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Brighton Fringe 2018

Low Down

If you’re reading this, then I must have written it.

I’ve only just started, though – I haven’t really got any idea of what I’m going to say.

One line on, and I still haven’t.

And another line …

You already know what I’m going to write, though (or at least you will in a few minutes), because you’re reading it now.    But I don’t.

That’s your ‘now’, of course.    Some time in my future.

Sometime in my future, you’ll read what I wrote in your past – which is my present.



That’s time as we actually experience it.  Slice by slice.  But what if the slices could be connected somehow, and we could move between them?   Then we’d have time travel – as the science fiction writers have imagined it.

Rosy Carrick is a science fiction writer – among many other things, as you’ll see – and in a lovely moment in this show she held up a pack of cards for us.  We had to imagine that the top card was Rosy as we saw her, a woman of thirty six.  Then the bottom of the pack was Rosy as a young girl of six, and the rest of the pack was all the other Rosies from the years in between.  She told us that the six year old Rosy used to write letters to her future selves, hoping she was ok – I found that very touching.

But the present Rosy Carrick is an academic – Doctor Rosy Carrick, with a PhD on the literature of the Russian poet Vladimir Mayakovsky.   She’s the editor of a collection of translations of Mayakovsky’s poetry, including some of her own, and she’s a published poet in her own right.

That makes Rosy sound rather forbidding – she’s anything but!   She’s a very confident solo performer with a badass delivery style and a taste for the wilder things in life – including David Bowie’s ‘Ziggy Stardust’ and Mayakovsky, who she describes as ‘the only early soviet rap star’.   It was just ten years ago that she discovered him, but she subsequently made friends with his daughter Yelena, and spent six years researching a thesis on the man.    That’s commitment.    That’s obsession!    As Rosy told us – she’s a Grade A stalker …

Mayakovsky killed himself in 1930, after a play very critical of the Stalin regime was rejected and the author’s reputation trashed.  The hero of ‘The Bath-house’ builds a time machine, and a woman from the future comes back to help the victims of Soviet bureaucracy to escape. (You can see why it wasn’t approved …).    Carrick has based this show on someone – Rosy herself – doing the same today; going back in time to try to rescue Mayakovsky.  It goes wrong, of course – otherwise there’d be less of a story.  The efforts she made to make things come right are both complex and hilarious, bringing in everything from particle physics to the theme music from ‘Rocky’ …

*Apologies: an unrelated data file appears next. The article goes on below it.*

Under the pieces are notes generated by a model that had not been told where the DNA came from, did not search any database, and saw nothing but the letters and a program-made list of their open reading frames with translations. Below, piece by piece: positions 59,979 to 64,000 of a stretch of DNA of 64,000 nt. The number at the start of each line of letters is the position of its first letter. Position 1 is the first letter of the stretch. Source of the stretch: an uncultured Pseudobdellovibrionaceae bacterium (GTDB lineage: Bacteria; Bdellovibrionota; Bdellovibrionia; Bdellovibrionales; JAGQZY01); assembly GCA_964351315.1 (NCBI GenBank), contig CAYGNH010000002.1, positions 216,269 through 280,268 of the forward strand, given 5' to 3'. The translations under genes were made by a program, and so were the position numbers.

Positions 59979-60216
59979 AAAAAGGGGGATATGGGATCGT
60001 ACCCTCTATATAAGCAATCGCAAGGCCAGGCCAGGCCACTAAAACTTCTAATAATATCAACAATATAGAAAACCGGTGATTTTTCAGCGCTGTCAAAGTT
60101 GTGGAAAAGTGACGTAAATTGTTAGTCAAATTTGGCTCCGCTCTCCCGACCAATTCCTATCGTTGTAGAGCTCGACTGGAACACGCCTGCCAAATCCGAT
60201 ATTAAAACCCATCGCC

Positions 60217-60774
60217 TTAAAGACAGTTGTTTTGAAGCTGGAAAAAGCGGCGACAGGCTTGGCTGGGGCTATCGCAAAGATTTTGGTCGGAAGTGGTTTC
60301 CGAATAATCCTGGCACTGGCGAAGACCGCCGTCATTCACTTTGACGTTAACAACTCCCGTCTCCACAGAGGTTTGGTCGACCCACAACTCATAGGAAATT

As well as Rosy out front, there was a large video screen at the back, and her delivery was brilliantly illustrated by an amazing set of graphics – stills from time-travel movies, computer visualizations of space-time, and wonderfully vivid Instagram photos of Rosy on her travels.  Talk about Renaissance Woman – Rosy put them together too !

And talking of physics.   A lot of time travel has to do with ‘wormholes’ in the fabric of space-time (but you all knew that, of course …) and there’s a little slip in time where she talks about Stephen Hawking, who theorised about them, in the present tense – when the great cosmologist died a few months ago.   Rosy obviously wrote this bit when she was in a different slice …

It’s quite a tall order to build a working time machine – but then this is a very tall story that Carrick’s written.   A lot of it features ‘Volodya’, her Mayakovsky book, which she mentions and shows us enough times that it began to feel like I was watching her perform at a book festival.   She tells us that she not only became friends with Mayakovsky’s daughter Yelena, but that on her death Yelena bequeathed Rosy something that the poet had given her many years before.  Carrick managed to integrate this artefact into her story as a central element.    Clever.

But Carrick can do cheeky as well as clever.  A couple of the characters from her time-travel saga actually appear on the acknowledgments page of ‘Volodya’.    That’s real chutzpah.

But was any of it real?   A few of us hung around outside The Blockhouse venue to try to catch Carrick afterwards, but she didn’t appear.   No matter – I Googled her, and discovered that most of it, certainly the time travel blog and the ‘Volodya’ book, are true.   She really is what she said she was.

See? – I can do stalking, too, Rosy.

She’s also given me a taste for Mayakovsky.  I’d heard of him, as a member of the Russian Futurist movement and as a poster designer, though I’d never read his poetry.   But now Rosy Carrick has got me intrigued by the man, and this show has widened my horizons.

Reader, I bought her book.


Strat Mastoris